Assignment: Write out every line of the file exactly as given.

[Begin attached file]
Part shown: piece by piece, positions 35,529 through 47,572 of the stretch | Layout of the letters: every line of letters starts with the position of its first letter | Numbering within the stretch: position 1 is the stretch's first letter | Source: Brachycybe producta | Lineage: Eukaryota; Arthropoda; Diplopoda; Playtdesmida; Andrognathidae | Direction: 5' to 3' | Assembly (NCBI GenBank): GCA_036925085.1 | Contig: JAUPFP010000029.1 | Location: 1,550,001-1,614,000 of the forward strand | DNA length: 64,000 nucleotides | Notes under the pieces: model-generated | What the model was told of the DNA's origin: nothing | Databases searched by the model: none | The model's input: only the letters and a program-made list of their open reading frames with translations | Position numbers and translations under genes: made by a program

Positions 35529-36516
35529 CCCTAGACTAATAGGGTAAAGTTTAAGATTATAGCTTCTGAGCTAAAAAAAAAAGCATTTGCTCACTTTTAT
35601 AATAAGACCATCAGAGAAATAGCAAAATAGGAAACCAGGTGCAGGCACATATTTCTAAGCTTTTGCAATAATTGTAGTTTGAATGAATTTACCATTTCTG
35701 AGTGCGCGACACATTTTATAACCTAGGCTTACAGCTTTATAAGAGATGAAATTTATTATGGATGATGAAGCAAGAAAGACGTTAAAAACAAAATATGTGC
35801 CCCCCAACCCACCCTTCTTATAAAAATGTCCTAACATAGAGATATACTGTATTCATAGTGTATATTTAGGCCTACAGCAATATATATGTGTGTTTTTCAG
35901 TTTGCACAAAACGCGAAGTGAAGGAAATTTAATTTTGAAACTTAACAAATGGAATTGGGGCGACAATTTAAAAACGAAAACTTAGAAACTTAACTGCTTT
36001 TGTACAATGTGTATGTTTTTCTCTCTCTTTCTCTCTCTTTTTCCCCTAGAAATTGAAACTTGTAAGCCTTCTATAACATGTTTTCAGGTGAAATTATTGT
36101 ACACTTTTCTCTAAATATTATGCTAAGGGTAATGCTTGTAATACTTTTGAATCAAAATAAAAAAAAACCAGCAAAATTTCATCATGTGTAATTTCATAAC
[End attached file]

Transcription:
Part shown: piece by piece, positions 35,529 through 47,572 of the stretch | Layout of the letters: every line of letters starts with the position of its first letter | Numbering within the stretch: position 1 is the stretch's first letter | Source: Brachycybe producta | Lineage: Eukaryota; Arthropoda; Diplopoda; Playtdesmida; Andrognathidae | Direction: 5' to 3' | Assembly (NCBI GenBank): GCA_036925085.1 | Contig: JAUPFP010000029.1 | Location: 1,550,001-1,614,000 of the forward strand | DNA length: 64,000 nucleotides | Notes under the pieces: model-generated | What the model was told of the DNA's origin: nothing | Databases searched by the model: none | The model's input: only the letters and a program-made list of their open reading frames with translations | Position numbers and translations under genes: made by a program

Positions 35529-36516
35529 CCCTAGACTAATAGGGTAAAGTTTAAGATTATAGCTTCTGAGCTAAAAAAAAAAGCATTTGCTCACTTTTAT
35601 AATAAGACCATCAGAGAAATAGCAAAATAGGAAACCAGGTGCAGGCACATATTTCTAAGCTTTTGCAATAATTGTAGTTTGAATGAATTTACCATTTCTG
35701 AGTGCGCGACACATTTTATAACCTAGGCTTACAGCTTTATAAGAGATGAAATTTATTATGGATGATGAAGCAAGAAAGACGTTAAAAACAAAATATGTGC
35801 CCCCCAACCCACCCTTCTTATAAAAATGTCCTAACATAGAGATATACTGTATTCATAGTGTATATTTAGGCCTACAGCAATATATATGTGTGTTTTTCAG
35901 TTTGCACAAAACGCGAAGTGAAGGAAATTTAATTTTGAAACTTAACAAATGGAATTGGGGCGACAATTTAAAAACGAAAACTTAGAAACTTAACTGCTTT
36001 TGTACAATGTGTATGTTTTTCTCTCTCTTTCTCTCTCTTTTTCCCCTAGAAATTGAAACTTGTAAGCCTTCTATAACATGTTTTCAGGTGAAATTATTGT
36101 ACACTTTTCTCTAAATATTATGCTAAGGGTAATGCTTGTAATACTTTTGAATCAAAATAAAAAAAAACCAGCAAAATTTCATCATGTGTAATTTCATAAC